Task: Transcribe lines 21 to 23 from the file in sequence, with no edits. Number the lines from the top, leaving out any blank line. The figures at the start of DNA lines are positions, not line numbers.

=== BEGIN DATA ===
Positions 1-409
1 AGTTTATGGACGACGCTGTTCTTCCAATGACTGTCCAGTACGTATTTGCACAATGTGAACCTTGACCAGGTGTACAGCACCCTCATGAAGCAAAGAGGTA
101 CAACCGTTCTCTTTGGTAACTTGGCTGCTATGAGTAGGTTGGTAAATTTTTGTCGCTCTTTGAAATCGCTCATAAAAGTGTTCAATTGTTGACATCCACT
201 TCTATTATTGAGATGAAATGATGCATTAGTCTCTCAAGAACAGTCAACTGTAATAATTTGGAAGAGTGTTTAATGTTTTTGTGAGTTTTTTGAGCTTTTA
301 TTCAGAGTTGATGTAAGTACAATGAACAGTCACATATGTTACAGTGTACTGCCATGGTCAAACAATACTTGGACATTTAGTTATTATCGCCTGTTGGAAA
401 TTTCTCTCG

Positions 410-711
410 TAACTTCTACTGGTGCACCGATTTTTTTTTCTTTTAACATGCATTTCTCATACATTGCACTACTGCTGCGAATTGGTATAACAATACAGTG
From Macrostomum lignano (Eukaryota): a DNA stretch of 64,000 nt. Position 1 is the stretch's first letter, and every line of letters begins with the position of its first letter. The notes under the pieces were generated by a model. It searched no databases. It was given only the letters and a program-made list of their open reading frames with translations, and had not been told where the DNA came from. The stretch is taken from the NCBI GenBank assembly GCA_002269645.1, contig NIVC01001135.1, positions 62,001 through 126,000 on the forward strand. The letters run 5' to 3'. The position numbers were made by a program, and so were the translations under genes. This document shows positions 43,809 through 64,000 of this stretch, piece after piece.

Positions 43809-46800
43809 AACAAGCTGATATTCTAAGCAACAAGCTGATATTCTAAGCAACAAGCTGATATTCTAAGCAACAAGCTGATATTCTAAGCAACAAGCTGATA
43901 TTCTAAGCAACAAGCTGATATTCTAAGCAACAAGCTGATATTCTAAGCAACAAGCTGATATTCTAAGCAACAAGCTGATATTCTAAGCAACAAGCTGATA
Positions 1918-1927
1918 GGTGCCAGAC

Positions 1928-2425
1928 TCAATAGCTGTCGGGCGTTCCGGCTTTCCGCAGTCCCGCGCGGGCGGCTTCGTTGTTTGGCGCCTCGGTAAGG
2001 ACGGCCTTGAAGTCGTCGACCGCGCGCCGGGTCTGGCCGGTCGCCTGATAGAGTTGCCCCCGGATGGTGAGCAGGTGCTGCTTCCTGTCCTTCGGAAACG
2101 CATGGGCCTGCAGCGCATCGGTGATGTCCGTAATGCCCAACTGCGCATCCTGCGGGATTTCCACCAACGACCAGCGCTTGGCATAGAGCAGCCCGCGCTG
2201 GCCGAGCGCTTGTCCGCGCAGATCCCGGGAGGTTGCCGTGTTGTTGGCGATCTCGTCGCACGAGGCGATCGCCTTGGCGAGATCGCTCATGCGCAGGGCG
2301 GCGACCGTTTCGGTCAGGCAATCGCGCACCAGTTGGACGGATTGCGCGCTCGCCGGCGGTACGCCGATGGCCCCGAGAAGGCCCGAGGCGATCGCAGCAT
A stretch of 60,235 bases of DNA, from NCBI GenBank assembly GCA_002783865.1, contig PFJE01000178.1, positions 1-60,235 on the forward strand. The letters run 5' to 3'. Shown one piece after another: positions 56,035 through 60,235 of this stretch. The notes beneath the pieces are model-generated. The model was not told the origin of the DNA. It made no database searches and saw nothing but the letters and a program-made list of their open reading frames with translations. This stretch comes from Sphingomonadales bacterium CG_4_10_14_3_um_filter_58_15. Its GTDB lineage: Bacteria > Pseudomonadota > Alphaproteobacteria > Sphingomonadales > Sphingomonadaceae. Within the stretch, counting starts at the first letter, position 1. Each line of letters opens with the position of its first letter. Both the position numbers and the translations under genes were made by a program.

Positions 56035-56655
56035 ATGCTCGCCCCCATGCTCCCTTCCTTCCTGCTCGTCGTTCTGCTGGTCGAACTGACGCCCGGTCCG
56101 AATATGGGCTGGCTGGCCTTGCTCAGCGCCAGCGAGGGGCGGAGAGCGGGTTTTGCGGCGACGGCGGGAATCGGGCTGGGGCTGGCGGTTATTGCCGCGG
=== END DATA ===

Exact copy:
A stretch of 60,235 bases of DNA, from NCBI GenBank assembly GCA_002783865.1, contig PFJE01000178.1, positions 1-60,235 on the forward strand. The letters run 5' to 3'. Shown one piece after another: positions 56,035 through 60,235 of this stretch. The notes beneath the pieces are model-generated. The model was not told the origin of the DNA. It made no database searches and saw nothing but the letters and a program-made list of their open reading frames with translations. This stretch comes from Sphingomonadales bacterium CG_4_10_14_3_um_filter_58_15. Its GTDB lineage: Bacteria > Pseudomonadota > Alphaproteobacteria > Sphingomonadales > Sphingomonadaceae. Within the stretch, counting starts at the first letter, position 1. Each line of letters opens with the position of its first letter. Both the position numbers and the translations under genes were made by a program.

Positions 56035-56655
56035 ATGCTCGCCCCCATGCTCCCTTCCTTCCTGCTCGTCGTTCTGCTGGTCGAACTGACGCCCGGTCCG